, king of Kent, and the first Christian king among the Anglo-Saxons, succeeded to the throne about the year 560. He began his reign, in order to revive the reputation of his family, by making war upon the | king of Wessex, by whom he was twice defeated, though he was afterwards triumphant, and acquired the complete ascendancy over Wessex and the other states, except Northumberland, and reduced them to the condition of his tributaries or dependants. In the reign of Ethelbert, Christianity was introduced into England. The king had married Bertha, daughter of the king of Paris, who, being a Christian, had stipulated for the free exercise of her religion, and had carried over in her train a French bishop. So exemplary in every respect were her life and conduct, that she inspired the king and his court with a high respect for her person, and for the religion by which she appeared to be influenced. The pope, taking advantage of this circumstance, sent a mission of forty monks, at the head of whom was Augustin, to preach the gospel in the island. They landed in Kent, in the year 597, and were well and hospitably received by Ethelbert, who assigned them habitations in the isle of Thanet. A conference was held, and the king took time to consider of the new doctrines propounded to him; and in the mean while gave them full liberty to preach to his subjects. Numbers were converted, and at length the king submitted to a public baptism. (See Augustine). Christianity proved the means of promoting knowledge and civilization in this -island; and the king, with the consent of his states, enacted a body of laws, which was the first written code promulgated by the northern conquerors. Ethelbert died in the year 616, and left his crown, after a reign of fifty years, to his son Edbald. 1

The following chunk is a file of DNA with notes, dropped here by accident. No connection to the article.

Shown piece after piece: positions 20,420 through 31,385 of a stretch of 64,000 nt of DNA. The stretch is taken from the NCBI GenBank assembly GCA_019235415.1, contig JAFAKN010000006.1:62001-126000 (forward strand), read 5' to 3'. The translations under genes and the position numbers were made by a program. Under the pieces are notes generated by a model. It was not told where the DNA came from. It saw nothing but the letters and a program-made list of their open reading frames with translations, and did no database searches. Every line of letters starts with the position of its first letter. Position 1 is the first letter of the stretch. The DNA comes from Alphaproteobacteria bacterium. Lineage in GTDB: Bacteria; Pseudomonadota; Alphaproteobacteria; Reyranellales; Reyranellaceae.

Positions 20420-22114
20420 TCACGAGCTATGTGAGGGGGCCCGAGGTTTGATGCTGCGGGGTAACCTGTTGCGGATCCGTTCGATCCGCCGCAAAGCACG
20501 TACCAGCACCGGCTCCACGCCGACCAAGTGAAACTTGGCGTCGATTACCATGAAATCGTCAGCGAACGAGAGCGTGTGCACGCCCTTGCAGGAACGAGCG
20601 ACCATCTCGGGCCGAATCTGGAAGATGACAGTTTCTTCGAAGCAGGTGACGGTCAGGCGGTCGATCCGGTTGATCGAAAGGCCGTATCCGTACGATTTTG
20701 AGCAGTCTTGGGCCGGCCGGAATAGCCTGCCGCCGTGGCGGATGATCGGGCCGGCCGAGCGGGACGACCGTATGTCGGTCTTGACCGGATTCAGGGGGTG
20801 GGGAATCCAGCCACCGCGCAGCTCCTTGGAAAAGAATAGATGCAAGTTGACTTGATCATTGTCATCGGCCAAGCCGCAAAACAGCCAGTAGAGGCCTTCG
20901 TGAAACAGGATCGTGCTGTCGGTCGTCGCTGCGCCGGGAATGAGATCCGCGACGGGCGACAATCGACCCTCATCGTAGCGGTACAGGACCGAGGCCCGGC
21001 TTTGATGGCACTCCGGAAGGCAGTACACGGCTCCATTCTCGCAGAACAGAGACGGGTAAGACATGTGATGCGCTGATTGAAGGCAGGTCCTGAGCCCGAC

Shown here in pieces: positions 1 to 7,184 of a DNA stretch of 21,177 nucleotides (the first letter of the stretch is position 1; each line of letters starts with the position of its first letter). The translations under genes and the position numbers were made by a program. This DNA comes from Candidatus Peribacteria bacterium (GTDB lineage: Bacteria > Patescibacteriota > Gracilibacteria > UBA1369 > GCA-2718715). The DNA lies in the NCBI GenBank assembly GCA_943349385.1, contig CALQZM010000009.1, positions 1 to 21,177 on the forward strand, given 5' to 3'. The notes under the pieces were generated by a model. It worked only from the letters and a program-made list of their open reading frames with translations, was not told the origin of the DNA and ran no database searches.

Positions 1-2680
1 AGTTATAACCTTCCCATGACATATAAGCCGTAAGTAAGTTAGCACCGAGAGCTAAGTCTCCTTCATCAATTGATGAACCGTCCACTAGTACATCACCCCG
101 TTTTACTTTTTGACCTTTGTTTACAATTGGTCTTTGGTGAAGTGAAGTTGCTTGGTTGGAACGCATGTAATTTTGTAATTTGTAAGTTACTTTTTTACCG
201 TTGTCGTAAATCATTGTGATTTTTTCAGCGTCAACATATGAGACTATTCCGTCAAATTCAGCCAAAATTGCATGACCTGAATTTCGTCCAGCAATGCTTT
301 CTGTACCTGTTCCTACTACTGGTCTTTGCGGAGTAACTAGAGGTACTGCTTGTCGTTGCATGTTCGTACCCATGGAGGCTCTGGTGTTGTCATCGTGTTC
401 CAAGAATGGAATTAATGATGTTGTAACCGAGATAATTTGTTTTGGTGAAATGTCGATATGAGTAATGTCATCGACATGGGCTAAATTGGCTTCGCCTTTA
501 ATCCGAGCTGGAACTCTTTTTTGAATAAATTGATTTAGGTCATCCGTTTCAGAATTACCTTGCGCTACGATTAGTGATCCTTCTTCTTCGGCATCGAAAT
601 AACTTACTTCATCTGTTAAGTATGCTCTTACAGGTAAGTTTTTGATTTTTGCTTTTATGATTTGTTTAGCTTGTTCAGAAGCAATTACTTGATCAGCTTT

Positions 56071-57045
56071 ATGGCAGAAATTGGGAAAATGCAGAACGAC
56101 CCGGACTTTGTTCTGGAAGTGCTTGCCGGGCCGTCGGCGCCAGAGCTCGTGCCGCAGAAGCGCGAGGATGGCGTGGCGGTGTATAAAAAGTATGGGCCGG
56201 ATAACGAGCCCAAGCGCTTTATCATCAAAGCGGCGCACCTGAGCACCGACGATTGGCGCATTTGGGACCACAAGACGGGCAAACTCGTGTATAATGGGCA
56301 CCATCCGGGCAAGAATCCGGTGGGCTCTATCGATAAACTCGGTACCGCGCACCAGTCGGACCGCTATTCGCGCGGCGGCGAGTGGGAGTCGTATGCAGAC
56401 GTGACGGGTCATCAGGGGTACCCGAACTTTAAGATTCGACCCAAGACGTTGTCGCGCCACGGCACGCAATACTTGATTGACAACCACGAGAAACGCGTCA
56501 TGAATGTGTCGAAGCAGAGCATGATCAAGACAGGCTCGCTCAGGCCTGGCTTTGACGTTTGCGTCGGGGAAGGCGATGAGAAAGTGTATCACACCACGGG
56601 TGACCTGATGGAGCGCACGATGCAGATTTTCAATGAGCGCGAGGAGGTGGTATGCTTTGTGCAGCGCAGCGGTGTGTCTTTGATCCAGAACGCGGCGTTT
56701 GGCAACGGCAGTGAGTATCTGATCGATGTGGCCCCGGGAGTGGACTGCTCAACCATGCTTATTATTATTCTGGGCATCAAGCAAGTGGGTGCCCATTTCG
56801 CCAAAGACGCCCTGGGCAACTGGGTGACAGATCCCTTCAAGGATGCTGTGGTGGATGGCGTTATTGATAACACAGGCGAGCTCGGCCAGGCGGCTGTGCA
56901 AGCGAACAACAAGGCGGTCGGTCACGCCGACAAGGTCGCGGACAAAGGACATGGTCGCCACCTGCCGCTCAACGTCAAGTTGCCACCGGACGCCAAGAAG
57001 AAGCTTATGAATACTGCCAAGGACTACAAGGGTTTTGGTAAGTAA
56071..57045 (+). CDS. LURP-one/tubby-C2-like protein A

Hist. of England.